Yep, I gotta agree: all those guys in their dinghies should have been listening for alerts on their VHFs, and been watching their radars for incoming storms, and had their harnesses tethered to the strong points on their decks and had the companionway hatch secured and for sure had consulted a reputable NA re the AVS of their vessels... If they had done so, none of those unfortunate deaths would have happened.
....
Doesn't make any sense to talk about harnesses and tethers on dinghies or small cats as well as any form of receiving information, except with their eyes and as we could see on the yacht movie the squall has clearly visible approaching (as it is normally the case).

But it does a lot of sense with a squall clearly approaching to wear life jackets on dinghies and beach cats and as you can see on this movie on the towed disabled cat they are not wearing none.

Mobile Bay boaters missing after storm - CNN.com

I would say that would makes more then sense, it is very hard to understand why they had not them on.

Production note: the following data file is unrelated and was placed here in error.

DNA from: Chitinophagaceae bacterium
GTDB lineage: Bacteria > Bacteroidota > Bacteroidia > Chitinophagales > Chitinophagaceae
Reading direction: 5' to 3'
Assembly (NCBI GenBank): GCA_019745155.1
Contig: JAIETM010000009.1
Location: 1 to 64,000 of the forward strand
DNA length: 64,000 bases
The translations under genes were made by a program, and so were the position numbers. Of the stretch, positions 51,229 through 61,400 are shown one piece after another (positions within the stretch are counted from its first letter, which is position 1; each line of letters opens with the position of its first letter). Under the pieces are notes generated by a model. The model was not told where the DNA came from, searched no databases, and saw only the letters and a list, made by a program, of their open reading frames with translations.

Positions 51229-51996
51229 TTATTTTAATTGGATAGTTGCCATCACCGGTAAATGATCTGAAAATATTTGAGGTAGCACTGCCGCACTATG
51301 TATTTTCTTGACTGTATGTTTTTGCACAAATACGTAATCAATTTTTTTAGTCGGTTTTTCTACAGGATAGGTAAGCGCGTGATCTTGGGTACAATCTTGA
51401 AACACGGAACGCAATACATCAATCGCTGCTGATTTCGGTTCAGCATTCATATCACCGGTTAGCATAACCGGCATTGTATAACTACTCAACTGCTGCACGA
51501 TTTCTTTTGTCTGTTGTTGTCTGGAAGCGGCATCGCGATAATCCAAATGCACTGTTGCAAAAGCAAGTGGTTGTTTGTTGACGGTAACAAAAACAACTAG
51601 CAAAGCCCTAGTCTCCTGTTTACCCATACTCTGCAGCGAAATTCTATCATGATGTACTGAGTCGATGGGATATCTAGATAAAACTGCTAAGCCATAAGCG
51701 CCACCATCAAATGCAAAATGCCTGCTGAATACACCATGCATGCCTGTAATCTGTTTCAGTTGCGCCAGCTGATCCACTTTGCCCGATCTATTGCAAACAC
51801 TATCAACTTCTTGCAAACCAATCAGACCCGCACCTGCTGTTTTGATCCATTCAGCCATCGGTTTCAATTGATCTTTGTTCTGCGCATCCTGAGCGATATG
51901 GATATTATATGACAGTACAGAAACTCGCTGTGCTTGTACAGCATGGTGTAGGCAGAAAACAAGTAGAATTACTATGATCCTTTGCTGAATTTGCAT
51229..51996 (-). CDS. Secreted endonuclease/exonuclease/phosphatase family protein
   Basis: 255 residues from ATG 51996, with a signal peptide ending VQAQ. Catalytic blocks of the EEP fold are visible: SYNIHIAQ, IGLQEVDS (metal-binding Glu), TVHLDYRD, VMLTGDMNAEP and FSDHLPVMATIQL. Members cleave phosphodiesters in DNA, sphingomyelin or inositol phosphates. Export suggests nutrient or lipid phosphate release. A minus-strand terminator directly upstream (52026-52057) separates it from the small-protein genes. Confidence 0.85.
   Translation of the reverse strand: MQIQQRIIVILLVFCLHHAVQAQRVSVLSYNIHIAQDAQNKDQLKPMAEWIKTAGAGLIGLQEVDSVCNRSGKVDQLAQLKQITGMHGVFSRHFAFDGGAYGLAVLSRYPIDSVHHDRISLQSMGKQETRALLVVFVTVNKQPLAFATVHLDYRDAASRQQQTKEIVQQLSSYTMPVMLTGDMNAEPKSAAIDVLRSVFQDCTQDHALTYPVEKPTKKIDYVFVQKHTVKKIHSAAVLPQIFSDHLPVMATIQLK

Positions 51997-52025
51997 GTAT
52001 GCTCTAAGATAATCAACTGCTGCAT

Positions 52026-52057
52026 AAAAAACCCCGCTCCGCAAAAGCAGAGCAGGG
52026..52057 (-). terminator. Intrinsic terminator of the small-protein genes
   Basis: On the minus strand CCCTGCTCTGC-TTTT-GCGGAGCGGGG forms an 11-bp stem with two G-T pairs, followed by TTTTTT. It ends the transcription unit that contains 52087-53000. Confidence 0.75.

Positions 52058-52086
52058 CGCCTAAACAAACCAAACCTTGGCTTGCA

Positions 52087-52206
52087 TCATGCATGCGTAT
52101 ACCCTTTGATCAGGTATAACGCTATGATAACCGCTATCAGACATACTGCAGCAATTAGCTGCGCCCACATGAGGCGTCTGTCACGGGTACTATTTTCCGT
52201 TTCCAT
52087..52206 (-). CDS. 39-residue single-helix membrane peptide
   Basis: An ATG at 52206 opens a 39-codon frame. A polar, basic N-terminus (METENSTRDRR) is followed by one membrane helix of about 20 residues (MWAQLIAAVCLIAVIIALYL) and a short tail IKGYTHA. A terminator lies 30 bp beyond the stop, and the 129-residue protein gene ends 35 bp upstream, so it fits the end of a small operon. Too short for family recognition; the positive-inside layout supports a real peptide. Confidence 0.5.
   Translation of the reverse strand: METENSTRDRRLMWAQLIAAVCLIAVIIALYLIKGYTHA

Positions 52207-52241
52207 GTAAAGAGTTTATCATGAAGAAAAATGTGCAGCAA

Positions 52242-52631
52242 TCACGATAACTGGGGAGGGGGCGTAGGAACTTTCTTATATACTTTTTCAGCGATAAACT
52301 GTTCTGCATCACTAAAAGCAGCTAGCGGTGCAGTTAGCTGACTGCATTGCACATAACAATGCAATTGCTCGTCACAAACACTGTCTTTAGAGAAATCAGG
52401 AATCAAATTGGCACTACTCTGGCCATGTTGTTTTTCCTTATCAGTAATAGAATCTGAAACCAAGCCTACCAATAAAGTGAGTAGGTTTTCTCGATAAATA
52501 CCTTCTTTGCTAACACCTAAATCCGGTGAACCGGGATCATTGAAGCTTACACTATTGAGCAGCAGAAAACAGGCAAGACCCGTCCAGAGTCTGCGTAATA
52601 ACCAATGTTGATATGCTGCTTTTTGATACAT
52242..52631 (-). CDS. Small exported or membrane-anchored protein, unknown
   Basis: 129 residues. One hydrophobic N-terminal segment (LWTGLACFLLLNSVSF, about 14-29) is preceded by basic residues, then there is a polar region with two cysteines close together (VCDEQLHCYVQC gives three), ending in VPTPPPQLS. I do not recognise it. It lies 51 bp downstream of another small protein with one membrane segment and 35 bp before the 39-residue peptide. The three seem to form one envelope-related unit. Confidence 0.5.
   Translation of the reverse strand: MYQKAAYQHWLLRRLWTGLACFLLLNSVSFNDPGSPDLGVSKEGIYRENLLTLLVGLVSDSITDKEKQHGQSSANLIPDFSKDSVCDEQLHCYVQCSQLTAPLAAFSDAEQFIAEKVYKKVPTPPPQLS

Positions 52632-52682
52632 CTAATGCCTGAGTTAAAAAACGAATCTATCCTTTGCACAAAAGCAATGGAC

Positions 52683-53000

Regarding harness and theaters (as well as life jackets) that was referring to a yacht that made a movie. They had seen an heavy squall coming and did not take any precaution except taking the sails out. The one at the wheel did experience difficulties in wearing a life jacket and give up.

They were lucky on that yacht because the wind there would never got close to the 90/100Nm that were experienced by other boats. If they had the chances are that the boat would have heeled violently, close to 90ļ and there was a strong possibility that some of those that were on the cockpit end up in the water, some without life jackets and none tethered to the boat.
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Old 27-04-2015, 12:42   #44
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Re: Multiple boat capsize off Mobile

I assume that was the skipper telling everyone to go below at the start and no one did. I would have been displeased on my boat if that happened. Towards the start you also see a boat to starboard with its sail still up and over a few degrees. Interesting video.




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Old 27-04-2015, 14:50   #45
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Re: Multiple boat capsize off Mobile

What kind of person runs over a boat and leaves the crew in the water? My candidate for Worst Person in the World.
'Light O Mobile' rescues 3 men stranded in the bay after Dauphin Island Regatta disaster | AL.com

I hope they find the culprit and throw them under the jail.

Fair winds,